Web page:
MOST CURIOUS CAPTAIN'S DECISION: Davis Love III's sitting Bradley and Mickelson in four-balls, a freewheeling format more suited to their strengths. Love kept saying he didn't want any of his guys to get worn down playing five matches, but Phil and Keegan breezed through only 12 holes on Saturday morning. (And a mere 15 holes on Friday morning.) Mickelson would later claim that he told Love on the 10th hole of foursomes that he and Bradley should sit that afternoon because they were burning up so much emotion on the course, but memo to Phil: You're not the captain. If Love was adamant about resting his elder statesman, why not at least send out Bradley with Woods in four-balls instead of a slumping Stricker?
WORTH REPEATING: "F***********ck!!!"—Diane Donald's reaction upon hearing that her hubby, Luke, would again have to go up against the Bradley-Mickelson duo
"Best I don't say anything because it wouldn't be pretty."—Peter Hanson, to golf.se, on being benched for both sessions (Martin Kaymer was too)
"I believe that it's not over. That's what I learned from Seve, and that's what I'm going to try to pass to the players. It's not over until it's over."—Olazábal
IN A NUTSHELL: Stirring the ghosts of Brookline, Europe rallied from a 10--6 deficit to take 8½ points in singles and win the Ryder Cup for the seventh time in the last nine meetings.
MOST-INSPIRED PAIRING: European captain José María Olazábal's sending out Paul Lawrie fifth. Ollie front-loaded with big guns Luke Donald, Ian Poulter, Rory McIlroy and Justin Rose, and each won his match, which was a necessity. Lawrie, who in his only other Ryder Cup appearance was on the other side of a historic comeback, at Brookline in 1999, was a surprise to come next; he was winless in team play while looking 103, not 43. But he holed a 30-yard chip on the 4th hole to announce his intentions, was six under without a bogey through 15 holes and never trailed against the Eleven Million Dollar Man, Brandt Snedeker.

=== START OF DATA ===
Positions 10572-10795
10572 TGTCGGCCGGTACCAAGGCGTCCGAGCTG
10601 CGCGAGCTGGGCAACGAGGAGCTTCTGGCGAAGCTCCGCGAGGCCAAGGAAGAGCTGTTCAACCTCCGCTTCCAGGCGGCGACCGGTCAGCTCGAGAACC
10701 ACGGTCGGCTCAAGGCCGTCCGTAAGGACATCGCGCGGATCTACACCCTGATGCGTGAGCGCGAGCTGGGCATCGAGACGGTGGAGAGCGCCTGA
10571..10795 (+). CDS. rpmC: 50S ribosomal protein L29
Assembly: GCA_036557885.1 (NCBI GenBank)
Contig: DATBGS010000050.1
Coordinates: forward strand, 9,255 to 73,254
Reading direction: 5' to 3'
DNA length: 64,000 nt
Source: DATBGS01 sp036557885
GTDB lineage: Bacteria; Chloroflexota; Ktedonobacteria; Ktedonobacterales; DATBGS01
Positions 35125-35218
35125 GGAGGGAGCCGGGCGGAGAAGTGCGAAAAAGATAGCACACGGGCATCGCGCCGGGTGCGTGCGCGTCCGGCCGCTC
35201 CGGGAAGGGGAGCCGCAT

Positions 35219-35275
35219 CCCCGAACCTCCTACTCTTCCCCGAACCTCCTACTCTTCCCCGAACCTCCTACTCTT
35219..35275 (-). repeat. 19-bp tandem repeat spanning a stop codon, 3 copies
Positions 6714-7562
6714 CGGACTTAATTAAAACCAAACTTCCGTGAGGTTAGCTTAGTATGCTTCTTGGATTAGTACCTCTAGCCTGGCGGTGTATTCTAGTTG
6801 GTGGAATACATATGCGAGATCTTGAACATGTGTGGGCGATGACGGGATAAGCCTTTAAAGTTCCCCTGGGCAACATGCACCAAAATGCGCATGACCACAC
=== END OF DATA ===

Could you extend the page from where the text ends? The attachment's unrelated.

WORST PAIRING: U.S. captain Davis Love III's sending out Steve Stricker 11th. The gentle Midwesterner was shaky all week, particularly with his money-maker, the putter. The only way his match was going to count was if Europe was mounting a huge rally, so why add that burden to a captain's pick who was already 0--3? Stricker crumbled under the pressure, bogeying three of the last eight holes and losing 1 up to Martin Kaymer in the match that guaranteed Europe would retain the Cup.
FASHION DO: Maybe the U.S. should have embroidered Seve Ballesteros's silhouette on their sleeves too.
TRAGIC FIGURE: Jim Furyk. The signature image from this U.S. defeat will be the 42-year-old warrior bent over in agony on the final green, after having his heart broken by an old foil, Sergio García. Furyk has suffered a series of high-profile crunch-time failures this season, but he was on his game and 1 up through 16 holes in the crucial eighth match. Then Furyk made two bogeys coming in to let García steal a point, the denouement a missed 12-footer that left him in anguish.